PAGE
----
A road safety event aimed at educating businesses about the human and financial costs of not having a robust occupational road safety policy was attended by more than 50 organisations.
Organised by Arval, the free event was praised for its hard hitting content with several attendees deciding to review their approach to health and safety on the road as a result.
The story of Ashley Brixey told by his mother Clare, who lost her son in a car crash, was the trigger for many businesses to look at their own health and safety policies, with one attendee commenting, “Ashley's story will live with me for a number of years”.
A third of all road deaths result from business–related journeys and according to ORSA (the Occupational Road Safety Alliance), with drivers using vehicles for work purposes 49% more likely to be involved in a road traffic accident.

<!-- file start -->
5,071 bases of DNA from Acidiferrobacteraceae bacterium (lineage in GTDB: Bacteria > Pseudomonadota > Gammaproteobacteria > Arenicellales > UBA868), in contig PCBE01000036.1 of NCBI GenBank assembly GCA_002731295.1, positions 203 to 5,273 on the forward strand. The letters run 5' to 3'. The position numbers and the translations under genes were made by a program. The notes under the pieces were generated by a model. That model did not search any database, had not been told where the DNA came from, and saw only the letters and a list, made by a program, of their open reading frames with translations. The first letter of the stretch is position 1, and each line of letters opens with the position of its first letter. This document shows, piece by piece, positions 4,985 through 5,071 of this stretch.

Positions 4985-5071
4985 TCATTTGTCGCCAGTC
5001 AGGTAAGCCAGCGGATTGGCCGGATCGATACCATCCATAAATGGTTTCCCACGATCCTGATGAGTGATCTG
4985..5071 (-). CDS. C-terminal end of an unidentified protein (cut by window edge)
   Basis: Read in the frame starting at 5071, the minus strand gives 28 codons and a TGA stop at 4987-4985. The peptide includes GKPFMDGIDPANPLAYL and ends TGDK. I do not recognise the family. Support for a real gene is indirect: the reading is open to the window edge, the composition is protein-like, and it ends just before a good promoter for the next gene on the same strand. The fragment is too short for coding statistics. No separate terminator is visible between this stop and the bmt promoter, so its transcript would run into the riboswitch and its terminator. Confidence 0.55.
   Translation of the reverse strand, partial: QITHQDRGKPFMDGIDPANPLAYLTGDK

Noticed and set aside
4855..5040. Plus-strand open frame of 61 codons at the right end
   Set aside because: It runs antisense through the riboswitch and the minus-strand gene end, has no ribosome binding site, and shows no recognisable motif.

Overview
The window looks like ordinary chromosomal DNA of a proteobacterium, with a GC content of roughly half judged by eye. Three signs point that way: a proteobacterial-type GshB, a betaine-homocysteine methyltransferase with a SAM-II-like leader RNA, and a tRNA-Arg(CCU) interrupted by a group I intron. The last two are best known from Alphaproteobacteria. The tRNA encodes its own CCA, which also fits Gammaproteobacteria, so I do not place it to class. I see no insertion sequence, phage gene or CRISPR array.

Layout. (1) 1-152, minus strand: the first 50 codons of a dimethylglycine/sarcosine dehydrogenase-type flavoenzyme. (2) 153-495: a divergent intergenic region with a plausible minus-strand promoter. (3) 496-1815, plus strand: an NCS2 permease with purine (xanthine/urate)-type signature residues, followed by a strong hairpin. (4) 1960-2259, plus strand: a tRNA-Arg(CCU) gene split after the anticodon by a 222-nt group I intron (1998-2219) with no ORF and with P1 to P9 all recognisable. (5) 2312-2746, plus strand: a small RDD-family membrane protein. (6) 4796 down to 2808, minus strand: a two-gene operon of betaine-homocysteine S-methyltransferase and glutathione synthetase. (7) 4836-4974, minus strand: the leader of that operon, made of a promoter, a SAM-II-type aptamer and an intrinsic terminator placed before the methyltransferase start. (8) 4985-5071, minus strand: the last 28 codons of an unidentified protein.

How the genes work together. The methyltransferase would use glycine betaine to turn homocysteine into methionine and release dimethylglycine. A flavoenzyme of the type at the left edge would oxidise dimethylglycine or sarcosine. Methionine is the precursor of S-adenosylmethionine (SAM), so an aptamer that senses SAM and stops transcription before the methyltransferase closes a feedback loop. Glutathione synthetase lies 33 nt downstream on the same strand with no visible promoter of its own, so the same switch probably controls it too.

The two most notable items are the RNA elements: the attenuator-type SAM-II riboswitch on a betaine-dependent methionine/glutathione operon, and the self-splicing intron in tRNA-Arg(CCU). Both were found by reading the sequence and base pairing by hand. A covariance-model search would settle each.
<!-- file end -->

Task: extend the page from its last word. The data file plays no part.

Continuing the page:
“All too often with risk management we talk about documents and policies, whereas what we are actually doing is protecting human lives and sometimes it’s the story of such a personal tragedy that can make a business sit up and take action,” said Tracey Scarr, Arval’s fleet and road safety manager.
The Arval seminar, which took place at Peugeot in Coventry, also covered other aspects of road safety such as driver education, cost management and businesses’ legal obligations.
It was Arval’s third seminar on this subject and a key partner is Wiltshire Fire and Rescue Service, who talked passionately about the consequences of poor driving.
Scarr added: “Arval has invested heavily in road safety programmes to mitigate the road risks that our company car drivers, our other employees and our customers face. The road safety business seminars form part of this programme, which has allowed us to win a number of prestigious road safety awards in recognition of taking our messages out to businesses.”